AddressBazaruto Archipelago, Mozambique
Located just off the Mozambique coast near the mainland town of Vilanculos, Bazaruto Archipelago comprises six individual islands. The best-known of these are probably Benguerra Island, Bazaruto Island and Santa Carolina, often dubbed Paradise Island for its stunning beaches and close-to-shore reefs. The archipelago has enjoyed national park status since 1971, and as such it is a haven for wildlife. It is especially famous for its population of endangered dugongs, and between June and November humpback whales travel through the archipelago on their annual migration. It’s one of the best island birding destinations in Southern Africa, while a number of luxury lodges make it the ultimate romantic getaway.
AddressQuirimbas Islands, Mozambique
Off the coast of northern Mozambique lies the breathtaking Quirimbas Archipelago, a collection of approximately 32 picture-perfect islands including Quirimba, Ibo, Matemo and Vamizi. Once renowned as important trading posts for first the Arabs and then the Portuguese, the archipelago is now largely inhabited by artisanal fishing communities. The Quirimbas National Park protects the southern section of the archipelago, and the reefs here are especially popular with visiting scuba divers. Game fishing is another favorite pastime, and there are several luxury resorts — all of which have created their own secluded section of paradise. Those interested in culture should check out Ibo Island’s crumbling 16th-century ruins.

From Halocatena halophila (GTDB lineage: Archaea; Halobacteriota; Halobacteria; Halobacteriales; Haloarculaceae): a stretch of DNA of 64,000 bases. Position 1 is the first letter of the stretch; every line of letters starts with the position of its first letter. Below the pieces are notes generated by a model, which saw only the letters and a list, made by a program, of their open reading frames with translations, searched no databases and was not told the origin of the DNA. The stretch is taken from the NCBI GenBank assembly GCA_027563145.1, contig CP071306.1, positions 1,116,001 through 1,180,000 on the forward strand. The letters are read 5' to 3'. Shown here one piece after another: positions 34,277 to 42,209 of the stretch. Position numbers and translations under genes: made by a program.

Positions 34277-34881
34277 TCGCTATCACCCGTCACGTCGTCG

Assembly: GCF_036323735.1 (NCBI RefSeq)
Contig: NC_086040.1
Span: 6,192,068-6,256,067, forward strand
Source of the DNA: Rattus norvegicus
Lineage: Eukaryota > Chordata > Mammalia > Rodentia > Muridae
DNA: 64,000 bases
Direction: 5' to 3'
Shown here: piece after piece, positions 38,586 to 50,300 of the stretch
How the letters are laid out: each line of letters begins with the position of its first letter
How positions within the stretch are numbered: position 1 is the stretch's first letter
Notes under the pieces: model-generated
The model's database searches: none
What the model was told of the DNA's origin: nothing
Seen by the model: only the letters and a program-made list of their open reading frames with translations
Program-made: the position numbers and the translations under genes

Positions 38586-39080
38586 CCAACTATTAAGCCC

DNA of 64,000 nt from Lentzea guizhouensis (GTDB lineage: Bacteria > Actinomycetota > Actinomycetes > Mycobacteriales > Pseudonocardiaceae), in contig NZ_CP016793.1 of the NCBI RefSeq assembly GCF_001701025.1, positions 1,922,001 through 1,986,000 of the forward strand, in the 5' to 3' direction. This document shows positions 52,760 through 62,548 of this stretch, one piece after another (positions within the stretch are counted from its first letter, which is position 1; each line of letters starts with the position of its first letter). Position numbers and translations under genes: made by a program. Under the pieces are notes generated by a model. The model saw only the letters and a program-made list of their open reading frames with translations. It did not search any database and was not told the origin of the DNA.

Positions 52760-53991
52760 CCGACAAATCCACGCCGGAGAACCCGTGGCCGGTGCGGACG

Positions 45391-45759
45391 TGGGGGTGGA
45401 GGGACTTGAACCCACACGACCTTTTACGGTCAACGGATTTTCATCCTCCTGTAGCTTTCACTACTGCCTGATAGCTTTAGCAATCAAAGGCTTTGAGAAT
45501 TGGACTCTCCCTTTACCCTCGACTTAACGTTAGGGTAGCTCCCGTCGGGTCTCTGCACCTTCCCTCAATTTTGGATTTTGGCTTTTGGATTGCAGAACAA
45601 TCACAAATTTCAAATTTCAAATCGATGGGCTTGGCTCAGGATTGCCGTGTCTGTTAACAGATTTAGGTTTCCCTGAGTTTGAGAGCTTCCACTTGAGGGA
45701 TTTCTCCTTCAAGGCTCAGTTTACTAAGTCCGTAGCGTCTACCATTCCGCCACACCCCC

Part of Kenya’s northern Lamu Archipelago, Lamu Island is a stronghold of Islamic and Swahili culture. Many visitors travel to the island to explore the winding alleyways of Lamu Old Town, a UNESCO-protected settlement believed to be the oldest and best-preserved Swahili town in East Africa. There are virtually no paved roads here and no cars — instead, donkey carts and dhow ships provide the main methods of transport. In addition to its rich culture, Lamu offers scuba diving, sailing and swimming with dolphins. Day-trips to the 9th-century ruins on nearby Manda Island are also worthwhile. It is important to note that although current travel warnings advise against travel to Lamu County, Lamu and Manda islands are still considered safe.